Army Wins Sixth Consecutive Armed Forces Wrestling Crown
Capt. Eric Albarracin goes heels over head during a 6-0, 6-0 victory against Marine Corps Cpl. Andrew Hogan in a 121-pound freestyle match at the 2007 Armed Forces Wrestling Championships at Fort Carson, Colo. Albarracin won gold medals in both freestyle and Greco-Roman competition. Hogan won the silver medal in freestyle.

FORT CARSON, Colo. (Army News Service, April 5, 2007) - Capt. Eric Albarracin won all six of his Greco-Roman and freestyle matches to lead the All-Army wrestling team to its sixth consecutive Armed Forces Wrestling Championship March 23-24.

Albarracin opened each session of the two-day tournament with victories in the 121-pound weight class that sparked the Army squad to triumphs over the Navy, Air Force and Marine Corps.

"I wanted to be the sparkplug, but the whole team stepped up," said Albarracin, an Individual Readiness Training instructor who won gold medals in both disciplines. "The team got me ready, and I wanted to do it for the team and the Army. Wrestling is wrestling, and you've just got to be a warrior."

Four wrestlers in the Army World Class Athlete Program also won gold medals in Greco-Roman competition: Staff Sgt. Marcel Cooper, the reigning U.S. National champion at 145.5 pounds; Staff Sgt Keith Sieracki, the 2006 U.S. National silver medalist at 163 pounds; Capt. Phillip Johnston at 211.5 pounds; and Staff Sgt. Dremiel Byers, a six-time national champion and 2002 world champ at 264.5 pounds.

Five other WCAP Soldiers struck gold in freestyle: Sgt. Josh Habeck at 132 pounds; Sgt. Glenn Garrison at 145.5; 2nd Lt. Phillip Simpson at 163; Sgt. Brad Ahearn at 211.5; and Spc. Timothy Taylor at 264.5. All of the Army WCAP wrestlers are stationed at Fort Carson.

The gold medalists in this tournament qualified to represent the U.S. Armed Forces in the 4th CISM Military World Games, scheduled for Oct.14 through 21 in Hyderabad, India. If any of the champions can't make the trip, silver or bronze medalists will fill their roster spots. All-Navy coach Rob Hermann will lead the U.S. contingent. Marine Corps Maj. Dan Hicks will serve as assistant coach.

Armed Forces gold medalists Marine Corps Sgt. Jeremy McLean of Okinawa, Japan, at 132 pounds; and Marine Corps Sgt. Jacob Clark of Cherry Point, N.C., at 185 pounds, completed the Greco-Roman roster for the Military World Games.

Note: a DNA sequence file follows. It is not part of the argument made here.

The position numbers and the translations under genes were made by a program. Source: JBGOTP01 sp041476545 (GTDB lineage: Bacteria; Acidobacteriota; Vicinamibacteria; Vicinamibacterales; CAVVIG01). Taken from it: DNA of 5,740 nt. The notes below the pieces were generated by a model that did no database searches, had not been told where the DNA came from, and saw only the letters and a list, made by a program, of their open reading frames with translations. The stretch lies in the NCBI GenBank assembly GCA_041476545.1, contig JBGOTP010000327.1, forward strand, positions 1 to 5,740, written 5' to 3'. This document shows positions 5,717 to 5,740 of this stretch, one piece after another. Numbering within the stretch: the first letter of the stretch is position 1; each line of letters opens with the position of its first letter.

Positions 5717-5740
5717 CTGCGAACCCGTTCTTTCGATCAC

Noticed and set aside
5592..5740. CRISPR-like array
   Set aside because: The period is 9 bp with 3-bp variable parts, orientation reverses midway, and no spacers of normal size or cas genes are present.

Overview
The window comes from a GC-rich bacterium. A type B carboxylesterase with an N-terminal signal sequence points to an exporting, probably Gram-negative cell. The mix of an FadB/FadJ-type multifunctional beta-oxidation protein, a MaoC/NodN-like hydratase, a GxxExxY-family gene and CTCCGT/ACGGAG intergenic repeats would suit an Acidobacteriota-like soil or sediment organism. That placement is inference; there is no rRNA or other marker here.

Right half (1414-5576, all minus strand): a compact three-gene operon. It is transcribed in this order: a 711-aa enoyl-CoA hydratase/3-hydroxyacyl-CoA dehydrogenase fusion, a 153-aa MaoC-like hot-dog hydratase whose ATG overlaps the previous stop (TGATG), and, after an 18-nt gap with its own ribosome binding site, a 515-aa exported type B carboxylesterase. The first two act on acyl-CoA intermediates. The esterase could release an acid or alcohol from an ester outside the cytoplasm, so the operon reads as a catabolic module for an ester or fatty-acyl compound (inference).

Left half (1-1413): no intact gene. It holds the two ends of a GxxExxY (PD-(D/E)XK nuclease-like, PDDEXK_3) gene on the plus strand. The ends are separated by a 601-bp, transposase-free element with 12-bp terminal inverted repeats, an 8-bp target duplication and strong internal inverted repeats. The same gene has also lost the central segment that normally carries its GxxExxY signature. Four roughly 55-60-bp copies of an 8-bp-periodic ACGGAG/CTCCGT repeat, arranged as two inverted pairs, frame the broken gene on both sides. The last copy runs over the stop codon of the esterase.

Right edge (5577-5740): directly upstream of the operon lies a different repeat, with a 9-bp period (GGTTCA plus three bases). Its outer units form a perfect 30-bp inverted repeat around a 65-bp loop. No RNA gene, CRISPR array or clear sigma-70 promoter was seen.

Clark also won the 185-pound freestyle division. Rather than wrestle both disciplines in the World Military Games, Clark deferred his freestyle spot to Army Pfc. Willie Parks. Albarracin, the other Armed Forces double-winner, will wrestle freestyle in the CISM Games, allowing Capt. Anthony Brooker of F.E. Warren Air Force Base, Wyo., to compete in the 121-pound freestyle division.

The Marine Corps finished second in the Armed Forces team standings in both wrestling styles, followed by Air Force and Navy, respectively. But the weekend belonged to the host All-Army team.

"The Armed Forces Championships is probably one of the toughest little tournaments in the nation just because we're rivals," Albarracin said. "Whether he's 0-10 or 10-0, the guy you're going against is coming after you. It's just like the Army-Navy football game."

Albarracin posted two victories in as many days over rival Brooker, and later deferred a World Military Games roster spot to the Air Force captain, who will be Albarracin's teammate in October.

Two-time Armed Forces champion Army 2nd Lt. Philip Simpson pinned Senior Airman Peter Hicks in 54 seconds and pinned Marine Corps Capt. Juan Ramos in 22 seconds in the 163-pound freestyle division. Simpson won his other match by technical fall against Navy Lt. Peter Butville, 6-0, 8-2.

"My game plan was pretty much the same in every match," said Simpson, 24, a three-time NCAA Division I All-American at the United States Military Academy in West Point, N.Y. "I wanted to go out there and start the attack and look to go ahead and control the tempo.

"This tournament is very different from what we do throughout the year. It's a lot like college and high school, where you have dual team matches. It brings us back to that team atmosphere and it's so much fun because we build and feed off each other's energy. And when somebody loses, it feels like the whole team lost.

"It's an amazing tournament with a lot of pride on the line," Simpson concluded.

(Tim Hipps writes for the Family and Morale, Welfare and Recreation Command.)

Page last updated Thu May 3rd, 2012 at 13:04